Significant: CNS depression, extravasation (e.g. venospasm, irritation, extensive necrosis, sloughing), hypotension, respiratory depression, reduction in cardiac output; risk in precipitating acute circulatory failure (in patients with CV disease, particularly constrictive pericarditis); severe or refractory hypokalaemia (when used for raised intracranial pressure); risk for haemolysis (concentrations <2%). Cardiac disorders: Arrhythmia, myocardial depression. Gastrointestinal disorders: Hiccups. General disorders and administration site conditions: Shivering. Nervous system disorders: Somnolence, delayed wakening. Respiratory, thoracic and mediastinal disorders: Bronchospasm, laryngospasm, coughing, snoring.
This drug may cause prolonged vertigo, disorientation or sedation, if affected, do not drive or operate machinery.
Monitor heart rate, respiratory rate and blood pressure. A test dose to evaluate patient's tolerance or unusual sensitivity to thiopental sodium is recommended.
Symptoms: Alarming fall in blood pressure, shock, apnoea, laryngospasm, cough and other respiratory difficulties. Management: Secure patent airway; provide ventilation or oxygenation as needed. Monitor and support circulation; administer plasma volume expanders if necessary.
Concurrent use with metoclopramide, droperidol, sulfonamides (e.g. sulfisoxazole) may enhance the therapeutic effect of thiopental sodium. May produce synergistic effects on CNS with other CNS depressants (e.g. those used for premedication). May potentiate hypotensive effect, CNS excitatory effects and sedative effects with antipsychotics (e.g. phenothiazine). May potentiate respiratory depressant effect and decrease antinociceptive effect with opioid analgesics. May reduce the analgesic effect of pethidine. May enhance toxicity with ketamine. Diminished therapeutic effect with aminophylline. Potentiated anaesthetic effect with midazolam, probenecid, aspirin. May enhance CNS depressant effect with Mg sulfate. May enhance the hypotensive effect of diazoxide, diuretics, nitrates, antihypertensives (e.g. methyldopa, moxonidine, hydralazine, minoxidil, Ca antagonists, ACE inhibitors, α and β-blockers), adrenergic neurone blockers. May diminish the therapeutic efficacy of estrogen.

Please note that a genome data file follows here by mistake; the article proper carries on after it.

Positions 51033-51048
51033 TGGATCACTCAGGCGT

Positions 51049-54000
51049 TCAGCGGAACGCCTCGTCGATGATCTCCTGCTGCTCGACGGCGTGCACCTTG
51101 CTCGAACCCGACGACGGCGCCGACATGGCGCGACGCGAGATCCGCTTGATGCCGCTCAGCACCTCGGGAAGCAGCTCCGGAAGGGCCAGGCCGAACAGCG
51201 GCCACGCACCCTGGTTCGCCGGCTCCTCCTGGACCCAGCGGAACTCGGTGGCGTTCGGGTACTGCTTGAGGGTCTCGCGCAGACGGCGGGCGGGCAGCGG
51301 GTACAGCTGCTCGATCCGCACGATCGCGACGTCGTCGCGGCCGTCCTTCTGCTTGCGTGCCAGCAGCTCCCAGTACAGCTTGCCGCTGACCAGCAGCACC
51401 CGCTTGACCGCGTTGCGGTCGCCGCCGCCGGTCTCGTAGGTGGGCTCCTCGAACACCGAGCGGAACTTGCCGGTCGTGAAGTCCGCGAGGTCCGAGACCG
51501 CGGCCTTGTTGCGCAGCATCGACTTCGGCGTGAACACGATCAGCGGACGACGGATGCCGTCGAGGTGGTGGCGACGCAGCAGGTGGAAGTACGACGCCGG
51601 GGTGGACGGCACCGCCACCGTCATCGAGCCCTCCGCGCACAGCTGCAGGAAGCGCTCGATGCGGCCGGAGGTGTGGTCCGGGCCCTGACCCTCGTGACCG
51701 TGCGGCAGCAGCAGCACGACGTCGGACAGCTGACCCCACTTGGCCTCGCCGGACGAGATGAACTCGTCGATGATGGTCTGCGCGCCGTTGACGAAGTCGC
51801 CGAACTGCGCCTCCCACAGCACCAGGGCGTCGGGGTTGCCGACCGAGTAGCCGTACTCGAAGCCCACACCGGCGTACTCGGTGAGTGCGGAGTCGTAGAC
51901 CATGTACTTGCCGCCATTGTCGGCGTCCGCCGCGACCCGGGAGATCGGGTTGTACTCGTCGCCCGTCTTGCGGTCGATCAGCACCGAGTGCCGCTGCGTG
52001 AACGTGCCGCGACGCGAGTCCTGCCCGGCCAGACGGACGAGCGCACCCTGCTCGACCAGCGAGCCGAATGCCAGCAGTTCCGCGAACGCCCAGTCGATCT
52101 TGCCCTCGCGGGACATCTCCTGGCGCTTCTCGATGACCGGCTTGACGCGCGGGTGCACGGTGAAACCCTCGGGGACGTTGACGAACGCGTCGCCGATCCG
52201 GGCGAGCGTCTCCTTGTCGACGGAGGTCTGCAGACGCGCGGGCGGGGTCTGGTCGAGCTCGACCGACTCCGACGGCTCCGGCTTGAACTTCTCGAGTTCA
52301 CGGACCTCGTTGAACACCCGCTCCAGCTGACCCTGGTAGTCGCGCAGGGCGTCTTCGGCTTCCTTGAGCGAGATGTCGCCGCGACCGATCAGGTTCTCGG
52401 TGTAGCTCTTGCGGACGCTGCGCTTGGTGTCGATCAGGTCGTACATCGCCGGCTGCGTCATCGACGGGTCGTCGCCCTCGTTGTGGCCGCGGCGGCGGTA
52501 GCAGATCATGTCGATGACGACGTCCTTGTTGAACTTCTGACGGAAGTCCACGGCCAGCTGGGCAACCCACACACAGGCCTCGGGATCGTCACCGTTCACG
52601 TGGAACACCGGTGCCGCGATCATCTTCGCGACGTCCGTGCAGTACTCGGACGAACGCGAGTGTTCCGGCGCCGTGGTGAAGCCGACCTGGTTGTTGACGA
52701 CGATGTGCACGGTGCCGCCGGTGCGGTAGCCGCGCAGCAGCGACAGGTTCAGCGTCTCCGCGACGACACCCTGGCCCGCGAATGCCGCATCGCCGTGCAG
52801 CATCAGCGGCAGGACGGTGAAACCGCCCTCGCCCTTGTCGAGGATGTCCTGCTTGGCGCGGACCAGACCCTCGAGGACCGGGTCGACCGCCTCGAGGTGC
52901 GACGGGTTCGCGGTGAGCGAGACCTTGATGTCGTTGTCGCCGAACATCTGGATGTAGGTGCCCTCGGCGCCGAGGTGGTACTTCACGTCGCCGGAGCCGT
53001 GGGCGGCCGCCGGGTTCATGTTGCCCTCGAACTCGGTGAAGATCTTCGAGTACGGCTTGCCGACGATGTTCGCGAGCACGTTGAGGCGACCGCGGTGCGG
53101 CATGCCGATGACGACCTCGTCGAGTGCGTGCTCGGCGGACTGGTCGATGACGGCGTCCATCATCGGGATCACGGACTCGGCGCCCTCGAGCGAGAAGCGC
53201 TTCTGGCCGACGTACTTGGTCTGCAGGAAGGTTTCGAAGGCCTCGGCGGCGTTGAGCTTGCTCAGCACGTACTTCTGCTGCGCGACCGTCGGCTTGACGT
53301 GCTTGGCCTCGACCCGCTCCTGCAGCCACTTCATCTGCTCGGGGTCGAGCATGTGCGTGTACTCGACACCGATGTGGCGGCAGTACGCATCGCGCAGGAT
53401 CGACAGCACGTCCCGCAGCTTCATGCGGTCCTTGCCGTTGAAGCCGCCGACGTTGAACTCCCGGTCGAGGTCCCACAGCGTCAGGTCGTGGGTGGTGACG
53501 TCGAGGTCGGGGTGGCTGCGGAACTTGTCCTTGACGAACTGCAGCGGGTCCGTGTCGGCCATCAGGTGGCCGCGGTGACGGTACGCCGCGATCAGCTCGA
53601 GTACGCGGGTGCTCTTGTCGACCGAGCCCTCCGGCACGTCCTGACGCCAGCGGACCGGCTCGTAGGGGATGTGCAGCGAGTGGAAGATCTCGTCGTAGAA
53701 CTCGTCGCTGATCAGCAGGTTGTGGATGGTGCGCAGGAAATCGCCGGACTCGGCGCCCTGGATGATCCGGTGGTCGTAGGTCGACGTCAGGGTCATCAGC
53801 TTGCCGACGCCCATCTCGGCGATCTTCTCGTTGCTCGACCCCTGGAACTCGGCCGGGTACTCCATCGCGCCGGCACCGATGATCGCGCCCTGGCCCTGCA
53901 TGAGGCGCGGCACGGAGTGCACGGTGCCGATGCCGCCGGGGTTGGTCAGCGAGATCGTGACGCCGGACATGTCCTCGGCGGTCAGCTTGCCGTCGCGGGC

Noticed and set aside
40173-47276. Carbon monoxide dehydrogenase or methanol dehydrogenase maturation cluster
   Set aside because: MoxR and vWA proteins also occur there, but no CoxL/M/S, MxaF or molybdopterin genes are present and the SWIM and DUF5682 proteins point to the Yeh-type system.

May enhance CNS depressant effect with St. John's wort, alcohol.
Description: Thiopental sodium, a short-acting barbiturate, has hypnotic, sedative and anticonvulsant effect. It exerts different effects on synaptic transmission, particularly those dependent on GABA. Additionally, it reversibly depresses the activity of all excitable tissues.
Synonym: thiopentone. Onset: Anaesthetic: Within 30-40 seconds. Duration: 20-30 minutes after a single dose. Pharmacokinetics: Distribution: Distributed into fatty tissues. Crosses the placenta and enters breast milk. Plasma protein binding: 72-93%. Metabolism: Almost completely metabolised in the liver into inactive metabolites and pentobarbital (small amount). Excretion: Mainly via urine (mostly as inactive metabolites). Elimination half-life: Approx 5-22 hours (low doses); approx 9-50 hours (high doses or long-term infusion).
N01AF03 - thiopental ; Belongs to the class of barbiturates. Used as general anesthetics. N05CA19 - thiopental ; Belongs to the class of barbiturates. Used as hypnotics and sedatives.